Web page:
2011 Friday November 18, 9-11:30am. Classroom BH 1510.

Control dynamical systems with uncertainty. slides

Introduction to stochastic viability. Comparison with expected discounted utility.


Illustration with the case of fisheries management. slides

(Doyen and De Lara, 2010; Doyen, De Lara, Ferraris, and Pelletier, 2007; De Lara, 2009)

Sustainable Management of Fish Stock

2011 Friday November 18, 1-3:30pm. Computer laboratory BH 3035.

Computer laboratory: practical work with software Scilab.

Sustainable management of fish stock based on spawning stock biomass indicator.

(D, 2007a,b)


C. Béné and L. Doyen.
Storage and viability of a fishery with resource and market dephased seasonnalities.
Environmental Resource Economics, 15: 1-26, 2000.

C. Béné and L. Doyen.
Sustainability of fisheries through marine reserves: a robust modeling analysis.
Journal of Environmental Management, 69 (1): 1-13, 2003.

C. Béné, L. Doyen, and D. Gabay.
A viability analysis for a bio-economic model.
Ecological Economics, 36: 385-396, 2001.

M. De Lara and L. Doyen.
Sustainable Management of Natural Resources. Mathematical Models and Methods.
Springer-Verlag, Berlin, 2008.

M. De Lara and V. Martinet.
Multi-criteria dynamic decision under uncertainty: A stochastic viability analysis and an application to sustainable fishery management.
Mathematical Biosciences, 217 (2): 118-124, February 2009.

M. De Lara, L. Doyen, T. Guilbaud, and M.-J. Rochet.
Is a management framework based on spawning-stock biomass indicators sustainable? A viability approach.
ICES J. Mar. Sci., 64 (4): 761-767, 2007a.

M. De Lara, L. Doyen, T. Guilbaud, and M.-J. Rochet.
Monotonicity properties for the viable control of discrete time systems.
Systems and Control Letters, 56 (4): 296-302, 2007b.

L. Doyen and M. De Lara.
Stochastic viability and dynamic programming.
Systems and Control Letters, 59 (10): 629-634, October 2010.

L. Doyen, M. De Lara, J. Ferraris, and D. Pelletier.
Sustainability of exploited marine ecosystems through protected areas: a viability model and a coral reef case study.
Ecological Modelling, 208 (2-4): 353-366, November 2007.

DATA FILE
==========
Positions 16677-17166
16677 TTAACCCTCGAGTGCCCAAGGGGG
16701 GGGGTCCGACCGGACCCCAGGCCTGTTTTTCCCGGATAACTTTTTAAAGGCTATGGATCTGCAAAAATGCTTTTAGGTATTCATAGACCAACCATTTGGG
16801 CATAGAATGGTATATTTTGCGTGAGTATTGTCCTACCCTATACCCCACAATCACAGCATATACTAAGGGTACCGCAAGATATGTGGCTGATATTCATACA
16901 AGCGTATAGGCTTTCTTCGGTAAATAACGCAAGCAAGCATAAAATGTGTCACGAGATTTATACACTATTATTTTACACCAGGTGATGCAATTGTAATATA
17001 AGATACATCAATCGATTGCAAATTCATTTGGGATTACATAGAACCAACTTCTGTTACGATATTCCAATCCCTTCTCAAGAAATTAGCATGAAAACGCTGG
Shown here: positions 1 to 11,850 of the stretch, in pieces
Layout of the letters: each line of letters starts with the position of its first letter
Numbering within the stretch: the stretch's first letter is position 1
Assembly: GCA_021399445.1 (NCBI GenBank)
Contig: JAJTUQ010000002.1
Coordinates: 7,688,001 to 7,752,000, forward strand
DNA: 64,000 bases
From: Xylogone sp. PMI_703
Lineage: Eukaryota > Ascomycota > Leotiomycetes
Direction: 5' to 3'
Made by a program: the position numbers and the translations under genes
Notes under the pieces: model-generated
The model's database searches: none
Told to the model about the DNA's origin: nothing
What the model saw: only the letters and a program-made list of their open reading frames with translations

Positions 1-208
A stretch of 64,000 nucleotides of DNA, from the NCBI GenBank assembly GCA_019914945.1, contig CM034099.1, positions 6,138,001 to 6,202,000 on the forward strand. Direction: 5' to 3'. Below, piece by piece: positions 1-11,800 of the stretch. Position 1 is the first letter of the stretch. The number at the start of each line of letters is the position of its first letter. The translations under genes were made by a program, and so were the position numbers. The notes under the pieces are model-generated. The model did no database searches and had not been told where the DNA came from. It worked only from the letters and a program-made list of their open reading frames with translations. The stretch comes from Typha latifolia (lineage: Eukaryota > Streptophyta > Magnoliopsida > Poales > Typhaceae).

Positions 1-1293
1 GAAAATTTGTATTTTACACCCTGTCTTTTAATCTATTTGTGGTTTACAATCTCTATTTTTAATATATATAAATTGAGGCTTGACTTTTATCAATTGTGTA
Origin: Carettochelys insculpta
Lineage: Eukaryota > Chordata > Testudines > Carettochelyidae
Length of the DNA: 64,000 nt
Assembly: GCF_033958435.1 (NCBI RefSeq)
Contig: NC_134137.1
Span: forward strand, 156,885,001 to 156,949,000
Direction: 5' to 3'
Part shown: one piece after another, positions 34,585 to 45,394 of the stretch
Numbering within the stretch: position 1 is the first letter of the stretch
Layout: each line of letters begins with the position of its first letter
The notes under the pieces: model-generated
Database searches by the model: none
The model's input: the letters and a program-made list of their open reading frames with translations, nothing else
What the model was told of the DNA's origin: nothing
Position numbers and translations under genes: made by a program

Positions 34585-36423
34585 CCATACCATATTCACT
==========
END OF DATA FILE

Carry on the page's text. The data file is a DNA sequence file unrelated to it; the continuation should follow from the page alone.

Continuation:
G. Heal.
Valuing the Future : Economic Theory and Sustainability.
Columbia University Press, New York, 1998.

V. Martinet.
A step beside the maximin path: Can we sustain the economy by following Hartwick's investment rule?
Ecological Economics, 64 (1): 103-108, 2007.
Access to the paper.

V. Martinet.
A characterization of sustainability with indicators.
Journal of Environmental Economics and Management, 61(2): 183-197, 2011.
Access to the paper.

V. Martinet.
Economic Theory and Sustainable Development: What can we preserve for future generations
Routledge, 2012. Hardback: 978-0-415-54477-1
Publisher's website.

V. Martinet and F. Blanchard.
Fishery externalities and biodiversity: Trade-offs between the viability of shrimp trawling and the conservation of Frigatebirds in French Guiana.
Ecological Economics, 68 (12): 2960-2968, 2009.
Access to the paper.

V. Martinet and L. Doyen.
Sustainable management of an exhaustible resource: a viable control approach.
Resource and Energy Economics, 29 (1): 19-37, 2007.
Access to the paper.

V. Martinet, O. Thébaud, and L. Doyen.
Defining viable recovery paths toward sustainable fisheries.
Ecological Economics, 64 (2): 411-422, 2007.
Access to the paper.

V. Martinet, O. Thébaud, and A. Rapaport.
Hare or Tortoise? Trade-offs in recovering sustainable bioeconomic systems.
Environmental Modeling and Assessment, 15 (6): 503-517, 2010.
Access to the paper.

E. Neumayer.
Weak versus Strong Sustainability: Exploring the Limits of Two Opposing Paradigms.
(Third edition). Edward Elgar, 2010.

A. Rapaport, J.-P. Terreaux, and L. Doyen.
Sustainable management of renewable resource: a viability approach.
Mathematics and Computer Modeling, 43 (5-6): 466-484, March 2006.